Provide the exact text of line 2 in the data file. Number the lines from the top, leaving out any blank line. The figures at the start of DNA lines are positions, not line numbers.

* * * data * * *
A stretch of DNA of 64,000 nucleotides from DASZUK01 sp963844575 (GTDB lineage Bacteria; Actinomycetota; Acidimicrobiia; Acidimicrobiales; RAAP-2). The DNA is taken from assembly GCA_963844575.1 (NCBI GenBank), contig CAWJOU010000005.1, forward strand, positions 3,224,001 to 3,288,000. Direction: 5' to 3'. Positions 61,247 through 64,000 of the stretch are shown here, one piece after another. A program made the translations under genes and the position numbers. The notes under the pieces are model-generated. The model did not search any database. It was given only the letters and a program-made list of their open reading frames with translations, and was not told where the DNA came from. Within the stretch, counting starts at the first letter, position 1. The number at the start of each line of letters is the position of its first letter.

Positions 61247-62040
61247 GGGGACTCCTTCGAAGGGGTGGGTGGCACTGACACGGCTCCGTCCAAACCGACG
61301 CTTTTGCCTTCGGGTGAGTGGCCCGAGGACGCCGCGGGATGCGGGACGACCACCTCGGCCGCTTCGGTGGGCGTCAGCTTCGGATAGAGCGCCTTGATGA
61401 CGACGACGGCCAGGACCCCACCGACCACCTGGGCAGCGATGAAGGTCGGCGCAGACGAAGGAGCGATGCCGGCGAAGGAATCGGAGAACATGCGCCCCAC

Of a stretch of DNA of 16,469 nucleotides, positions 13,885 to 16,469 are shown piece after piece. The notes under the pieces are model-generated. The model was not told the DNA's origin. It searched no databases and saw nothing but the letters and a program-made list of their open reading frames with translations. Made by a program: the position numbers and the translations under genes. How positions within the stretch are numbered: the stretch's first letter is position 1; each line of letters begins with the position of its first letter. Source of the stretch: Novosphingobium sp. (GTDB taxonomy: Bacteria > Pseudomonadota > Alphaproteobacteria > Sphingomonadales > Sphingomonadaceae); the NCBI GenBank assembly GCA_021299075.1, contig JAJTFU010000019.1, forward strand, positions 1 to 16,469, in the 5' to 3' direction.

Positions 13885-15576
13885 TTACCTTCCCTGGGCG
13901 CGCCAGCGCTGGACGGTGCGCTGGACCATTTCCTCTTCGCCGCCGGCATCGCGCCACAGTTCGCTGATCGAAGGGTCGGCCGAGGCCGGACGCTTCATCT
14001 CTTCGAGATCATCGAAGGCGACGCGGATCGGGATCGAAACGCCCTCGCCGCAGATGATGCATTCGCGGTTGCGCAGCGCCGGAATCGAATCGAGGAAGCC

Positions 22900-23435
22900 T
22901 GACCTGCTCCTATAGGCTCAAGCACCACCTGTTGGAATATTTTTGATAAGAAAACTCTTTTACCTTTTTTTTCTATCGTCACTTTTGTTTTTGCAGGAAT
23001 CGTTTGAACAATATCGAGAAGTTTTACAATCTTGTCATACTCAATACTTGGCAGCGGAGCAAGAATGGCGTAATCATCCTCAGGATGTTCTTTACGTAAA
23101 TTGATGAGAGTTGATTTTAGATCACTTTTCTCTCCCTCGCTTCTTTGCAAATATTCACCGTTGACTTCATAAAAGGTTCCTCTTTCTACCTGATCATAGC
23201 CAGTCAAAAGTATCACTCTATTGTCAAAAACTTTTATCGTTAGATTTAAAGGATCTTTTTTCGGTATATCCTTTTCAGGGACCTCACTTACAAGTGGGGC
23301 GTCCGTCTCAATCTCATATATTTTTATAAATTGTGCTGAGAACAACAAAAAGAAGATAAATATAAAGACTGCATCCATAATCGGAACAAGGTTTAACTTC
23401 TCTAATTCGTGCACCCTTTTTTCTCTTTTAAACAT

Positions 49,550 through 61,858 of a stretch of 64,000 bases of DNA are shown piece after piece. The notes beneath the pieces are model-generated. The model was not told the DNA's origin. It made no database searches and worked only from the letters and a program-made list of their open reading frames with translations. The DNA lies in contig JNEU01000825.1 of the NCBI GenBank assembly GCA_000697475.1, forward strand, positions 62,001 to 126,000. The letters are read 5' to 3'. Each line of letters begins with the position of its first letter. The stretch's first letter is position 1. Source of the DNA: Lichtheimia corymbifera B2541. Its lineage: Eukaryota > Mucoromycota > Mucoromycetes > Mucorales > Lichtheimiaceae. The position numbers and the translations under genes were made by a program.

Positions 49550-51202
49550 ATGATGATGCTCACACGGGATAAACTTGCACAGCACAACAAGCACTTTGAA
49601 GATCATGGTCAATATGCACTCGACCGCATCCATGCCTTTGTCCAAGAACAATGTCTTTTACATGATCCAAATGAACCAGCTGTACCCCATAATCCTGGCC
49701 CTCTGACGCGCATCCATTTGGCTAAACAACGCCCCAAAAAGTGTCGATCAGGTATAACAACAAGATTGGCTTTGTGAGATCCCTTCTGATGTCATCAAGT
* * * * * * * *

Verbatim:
Positions 61247-62040